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News Round-up: Small businesses unprepared for cyberattacks, UK SMEs plan growth, digital payment market predictions

Here are the week’s main news stories in the world of small business and e-payments:


Most small business owners unprepared for cyberattacks

Small business owners are unaware and unprepared when it comes to cybersecurity. According to research by small business insurance specialist InsuranceBee, SMEs are more vulnerable than large organisations. More than half of the 1,300 small business owners surveyed believe a cyberattack on their business is unlikely, with six per cent believing it will never happen. While a quarter believe a cyberattack is inevitable, 54 per cent have no plan to deal with a cyberattack, and 20 per cent say they’ll just react when something happens. In addition, 83 per cent have no funds set aside to deal with the fallout of a cyberattack.


Global digital payments market value set for 14.1 per cent CAGR over next five years

The global digital payments market is projected to grow at a compound annual growth rate of 14.1 per cent between 2018 and 2023, according to a report published by market research firm Mordor Intelligence. Consumer buying behaviour is changing as digital payments provide consumers with faster, safer and more convenient payment solutions, including bank cards, online banking, e-wallets and mobile in-store applications. The growing popularity of smartphones and e-commerce is also increasing the popularity of these payment methods.


Two-thirds of SMEs plan growth in next three months

Over two-thirds of SME owners (67 per cent) are working on growth plans in the next three months compared with 61 per cent this time last year, according to new quarterly research from Hitachi Capital’s British Business Barometer. Half the businesses that aim to grow say they need additional staff, with IT and telecoms and legal services having the most pressing needs. Investing in new equipment is seen as the second-best way to encourage growth (36 per cent), along with expansion into new, overseas markets (also 36 per cent).


FCA to become stricter on payment services

The Financial Conduct Authority (FCA) is planning to revamp its rules for payment service providers (PSPs) and e-money organisations. The proposals are designed to tackle recent concerns over confusing and misleading marketing materials and exchange rates shown by some e-money and non-bank payment service providers. PSPs and e-money firms have previously been regulated under separate EU legislation, which meant that they were not subject to the FCA’s Principles of Business, leading to discrepancies in service levels.


SME owners concerned by level of employee benefits they offer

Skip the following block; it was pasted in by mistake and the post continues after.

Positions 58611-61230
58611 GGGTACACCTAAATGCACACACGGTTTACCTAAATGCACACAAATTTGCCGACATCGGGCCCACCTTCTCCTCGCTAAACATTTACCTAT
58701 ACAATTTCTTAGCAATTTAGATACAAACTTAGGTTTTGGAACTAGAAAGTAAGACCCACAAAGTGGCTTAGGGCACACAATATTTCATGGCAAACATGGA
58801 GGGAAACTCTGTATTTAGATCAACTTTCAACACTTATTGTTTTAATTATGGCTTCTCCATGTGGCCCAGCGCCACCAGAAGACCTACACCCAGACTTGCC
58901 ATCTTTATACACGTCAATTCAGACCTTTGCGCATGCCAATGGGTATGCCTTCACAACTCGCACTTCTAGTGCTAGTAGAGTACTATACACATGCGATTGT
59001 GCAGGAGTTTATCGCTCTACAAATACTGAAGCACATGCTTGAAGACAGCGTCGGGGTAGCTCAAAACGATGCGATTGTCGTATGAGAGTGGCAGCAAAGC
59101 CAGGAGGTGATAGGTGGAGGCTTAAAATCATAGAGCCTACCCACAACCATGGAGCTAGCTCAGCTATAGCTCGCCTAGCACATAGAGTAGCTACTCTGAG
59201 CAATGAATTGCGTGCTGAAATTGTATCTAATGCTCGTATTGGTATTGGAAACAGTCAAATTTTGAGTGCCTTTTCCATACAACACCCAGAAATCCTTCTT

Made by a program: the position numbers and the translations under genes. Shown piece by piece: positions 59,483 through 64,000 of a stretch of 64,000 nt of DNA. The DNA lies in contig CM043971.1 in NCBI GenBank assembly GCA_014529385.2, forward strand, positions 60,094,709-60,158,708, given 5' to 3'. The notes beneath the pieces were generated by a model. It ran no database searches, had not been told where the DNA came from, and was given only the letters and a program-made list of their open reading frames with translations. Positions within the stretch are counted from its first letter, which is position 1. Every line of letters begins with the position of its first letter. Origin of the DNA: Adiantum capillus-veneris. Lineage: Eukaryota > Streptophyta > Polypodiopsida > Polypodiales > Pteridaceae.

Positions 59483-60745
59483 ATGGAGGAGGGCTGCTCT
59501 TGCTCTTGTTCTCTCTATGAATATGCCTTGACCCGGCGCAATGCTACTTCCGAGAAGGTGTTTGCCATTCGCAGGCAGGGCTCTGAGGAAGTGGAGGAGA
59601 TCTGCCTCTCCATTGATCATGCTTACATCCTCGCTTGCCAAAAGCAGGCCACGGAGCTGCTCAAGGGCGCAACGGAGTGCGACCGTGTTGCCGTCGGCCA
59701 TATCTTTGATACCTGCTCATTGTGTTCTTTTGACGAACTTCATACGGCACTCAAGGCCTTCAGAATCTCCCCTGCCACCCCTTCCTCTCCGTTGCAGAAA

Sixty three per cent of SME bosses are worried their staff face an employee benefits protection gap, compared to those offered by bigger companies. That’s according to a study by employee benefits provider MetLife UK. Senior managers surveyed said that they believe there is a duty to provide benefits beyond pensions (69 per cent), although around one in 10 said they are unable to provide benefits other than workplace pensions, citing a lack of budget as the most common reason. However, employees at smaller firms are most likely to receive employer pension contributions higher than the statutory minimum and have access to counselling and legal advice if needed.


SMEs see low loan application conversion with high street banks

The average conversion rate of one high street bank for loans to SMEs is just eight per cent, according to SME funding platform Code Investing. This partly explains the £59 billion funding gap in Britain between money applied for by SMEs and loans agreed.

“Due to regulation, due to banks having huge cost structures, due to SMEs not having standardised data, there’s quite a big funding gap,” said Code Investing CEO Ayan Mitra.

One problem is that it takes the same amount of effort to provide larger loans compared to SME lending.


£300 million SME programme announced

Alternative finance provider ThinCats has partnered with global asset manager Insight Investment to create a funding programme for UK SMEs worth a total of up to £300m. Funding will be in the form of commercial loans of between £100,000 and £10 million.

“In an era in which banks are retrenching from certain lending markets due to regulatory considerations this is a concrete example of how institutional investors such as pension funds and insurance companies can step in to support SMEs and UK economic activity across the country,” said Insight Investment’s head of secured finance, Shaheer Guirguis.

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News Round-up: Small businesses unprepared for cyberattacks, UK SMEs plan growth, digital payment market predictions
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